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Flag of the Dutch East India Company.svgDutch Republic
Name: Bredenhof
Owner: Verenigde Oostindische Compagnie
Operator: East Indiaman
Port of registry:  Netherlands
Ordered: Kamer van Hoorn
Completed: 1746
In service: 1746
Out of service: 1753
Fate: Ran aground (wrecked)
Status: Not recovered
General characteristics
Displacement: 850 long tons[1]
Length: 136 ft (41 m)[1]
Propulsion: Sailing
Crew: 221-250[2]

Bredenhof, VOC Bredenhof, was a Dutch East Indiaman transport ship that foundered on a reef 120 miles south of Mozambique and only 13 miles off the African coast, near the Cape of Good Hope, on 6 June 1753. The loss of the Bredenhof on her third voyage to the East Indies was meticulously recorded in the Dutch archives.


With a crew composed of about 250 men, the Bredenhof left Rammekens, Zeeland on the morning of 31 December 1752, heading for Ceylon in the Indian Ocean. But due to the weather conditions and the problems on the journey, by the time they arrived at the Cape 6 men were dead and 9 very sick. Two weeks after setting sail from the Cape to Ceylon they ran into treacherous waters and the Bredenhof was wrecked on a reef. Capt. Jan Nielsen's orders were to throw all the silver bars overboard so that it could not be plundered by any member of the crew, although part of the gold was taken ashore.


Built in Amsterdam in 1746, the Bredenhof measured 41.45 m (136 ft) and had a storage capacity of 850 tons. The cargo consisted of 14 barrels containing a large amount of copper coins, 29 chests of silver ingots and 1 chest with 5.000 golden ducates including silver bars that were to be set aside and minted into silver rupees in Bengal.

About 200 men formed three separate groups and tried to reach the land in rafts, but only half of them made it. Some got back to the Netherlands in the following year by way of Brazil and Lisbon, but the captain of the ship died on 6 January 1754.[3]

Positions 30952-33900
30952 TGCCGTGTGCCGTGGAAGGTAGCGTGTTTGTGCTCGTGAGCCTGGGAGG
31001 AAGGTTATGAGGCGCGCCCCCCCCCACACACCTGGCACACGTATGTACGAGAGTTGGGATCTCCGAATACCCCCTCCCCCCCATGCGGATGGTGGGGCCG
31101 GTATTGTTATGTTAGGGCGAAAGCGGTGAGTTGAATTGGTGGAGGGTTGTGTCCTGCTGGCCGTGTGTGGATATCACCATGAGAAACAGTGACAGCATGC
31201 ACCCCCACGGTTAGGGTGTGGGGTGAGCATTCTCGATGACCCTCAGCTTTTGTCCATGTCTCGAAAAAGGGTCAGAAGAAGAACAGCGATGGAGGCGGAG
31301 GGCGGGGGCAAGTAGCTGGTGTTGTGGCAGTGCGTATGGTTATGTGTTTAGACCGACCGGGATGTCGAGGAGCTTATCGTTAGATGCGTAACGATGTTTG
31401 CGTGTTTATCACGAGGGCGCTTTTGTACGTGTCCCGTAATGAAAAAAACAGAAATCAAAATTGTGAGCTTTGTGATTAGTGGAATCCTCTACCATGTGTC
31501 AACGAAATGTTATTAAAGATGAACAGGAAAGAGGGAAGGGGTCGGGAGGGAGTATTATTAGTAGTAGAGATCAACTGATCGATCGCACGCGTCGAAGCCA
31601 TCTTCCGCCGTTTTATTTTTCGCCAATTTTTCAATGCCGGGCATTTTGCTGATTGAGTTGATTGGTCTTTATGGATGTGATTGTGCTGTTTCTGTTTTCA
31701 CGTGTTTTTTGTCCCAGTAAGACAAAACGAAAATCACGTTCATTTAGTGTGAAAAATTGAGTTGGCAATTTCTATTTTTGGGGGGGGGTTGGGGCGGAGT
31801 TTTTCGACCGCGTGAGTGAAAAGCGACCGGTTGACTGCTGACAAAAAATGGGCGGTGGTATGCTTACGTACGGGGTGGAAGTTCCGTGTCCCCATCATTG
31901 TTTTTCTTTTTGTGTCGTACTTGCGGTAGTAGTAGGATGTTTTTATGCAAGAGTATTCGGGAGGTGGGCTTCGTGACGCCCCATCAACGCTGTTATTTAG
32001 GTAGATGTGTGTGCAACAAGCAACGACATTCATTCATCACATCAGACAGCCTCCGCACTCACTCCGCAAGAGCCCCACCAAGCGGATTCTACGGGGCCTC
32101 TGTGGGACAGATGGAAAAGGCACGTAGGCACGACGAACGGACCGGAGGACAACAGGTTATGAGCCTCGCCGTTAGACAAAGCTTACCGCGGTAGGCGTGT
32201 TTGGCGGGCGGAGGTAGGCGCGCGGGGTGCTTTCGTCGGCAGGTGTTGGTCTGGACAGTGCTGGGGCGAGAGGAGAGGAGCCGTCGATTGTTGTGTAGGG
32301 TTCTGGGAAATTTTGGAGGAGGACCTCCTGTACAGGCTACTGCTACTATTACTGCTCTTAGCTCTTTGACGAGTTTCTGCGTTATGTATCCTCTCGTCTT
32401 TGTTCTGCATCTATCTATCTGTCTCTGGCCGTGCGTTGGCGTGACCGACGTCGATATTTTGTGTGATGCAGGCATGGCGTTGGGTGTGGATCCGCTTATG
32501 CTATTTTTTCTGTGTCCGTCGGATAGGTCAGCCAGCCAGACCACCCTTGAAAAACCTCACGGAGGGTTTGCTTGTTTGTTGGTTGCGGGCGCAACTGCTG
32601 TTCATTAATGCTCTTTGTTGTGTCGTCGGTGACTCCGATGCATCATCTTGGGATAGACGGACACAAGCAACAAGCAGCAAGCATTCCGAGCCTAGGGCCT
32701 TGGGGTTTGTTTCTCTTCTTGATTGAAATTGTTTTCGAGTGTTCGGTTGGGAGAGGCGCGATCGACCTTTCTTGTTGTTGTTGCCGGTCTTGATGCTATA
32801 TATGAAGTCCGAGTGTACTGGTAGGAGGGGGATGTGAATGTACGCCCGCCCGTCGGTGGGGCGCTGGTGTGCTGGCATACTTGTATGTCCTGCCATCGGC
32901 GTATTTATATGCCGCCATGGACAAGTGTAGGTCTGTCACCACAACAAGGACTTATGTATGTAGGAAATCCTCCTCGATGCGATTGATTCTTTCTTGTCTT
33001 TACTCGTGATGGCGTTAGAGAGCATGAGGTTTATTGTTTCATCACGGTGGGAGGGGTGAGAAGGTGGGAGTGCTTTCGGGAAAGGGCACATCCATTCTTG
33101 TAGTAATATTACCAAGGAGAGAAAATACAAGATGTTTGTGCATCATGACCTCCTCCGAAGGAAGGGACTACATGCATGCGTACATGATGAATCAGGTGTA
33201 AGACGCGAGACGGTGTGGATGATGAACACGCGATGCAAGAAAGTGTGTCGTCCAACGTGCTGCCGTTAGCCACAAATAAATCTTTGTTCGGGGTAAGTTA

Despite the attempt to recover the silver bars and copper coins in the 1750s, modern divers found the shipwreck off the Silva Shoal in the Mozambique Channel in 1986 and a salvaging company was called in by the South African Government to recover all the gold and silver ingots from the sea bed and transport them to Mozambique, operation which was started on 17 October 2003.[4] Some of the relevant items salvaged are 15 iron cannons, 5 anchors, lead rolls and ingots, and some iron bars.[5] A third part of the treasure was sent to South Africa after a long judicial battle which took more than four years and the part which corresponded to the salvaging company was sold at an auction at Christie's Amsterdam in that same year.[4]


Voyages undertaken by the Bredenhof:

  • First Voyage:
    • Kamer van Hoorn -
      • Departure: Texel.
      • Date: 6 May 1748.
      • Capt. Frederik Jansz. van Winsum
      • Destination: Cape Good Hope from 30 September 1748 until 20 October 1748.
      • Arrival: Batavia.
      • Date: 24 February 1749.
    • Kamer van Enkhuizen -
      • Departure: Batavia.
      • Date: 23 April 1749.
      • Capt. Frederik Jansz. van Winsum
      • Arrival: Texel.
      • Date: 1 April 1750.
  • Second Voyage:
    • Kamer van Enkhuizen -
      • Departure: Texel.
      • Date: 6 October 1750.
      • Capt. Simon Rood
      • Destination: Cape Good Hope from 31 January 1751 until 16 February 1751.
      • Arrival: Batavia.
      • Date: 26 June 1751.
    • Kamer van Zeeland -
      • Departure: Batavia.
      • Date: 11 October 1751.
      • Capt. Jacob van Wies
      • Destination: Cape Good Hope from 15 January 1752 until 22 April 1752.
      • Arrival: Rammekens.
      • Date: 23 July 1752.
  • Third Voyage:
    • Kamer van Zeeland -
      • Departure: Rammekens.
      • Date: 31 December 1752.
      • Capt. Jan Nielson
      • Destination: Cape Good Hope from 11 April 1753 until 26 April 1753.
      • Arrival: Sank
      • Date: 6 June 1753.

See also[edit]


  1. ^ a b "Bredenhof (+1753)". Retrieved 4 April 2011. 
  2. ^ "Bredenhof 1746". De VOC Site. Retrieved 4 April 2011. 
  3. ^ Maurice Boucher (1985), The Cape of Good Hope and foreign contacts - 1735-1755, University of South Africa, p. 105, ISBN 0-86981-305-6
  4. ^ a b "Bredenhof, sunk in 1753 off Mozambique". Daniel Frank Sedwick, LLC. Retrieved 3 April 2011. 
  5. ^ "Wreck Track Record" (PDF). Arq-publications. Retrieved 4 April 2011.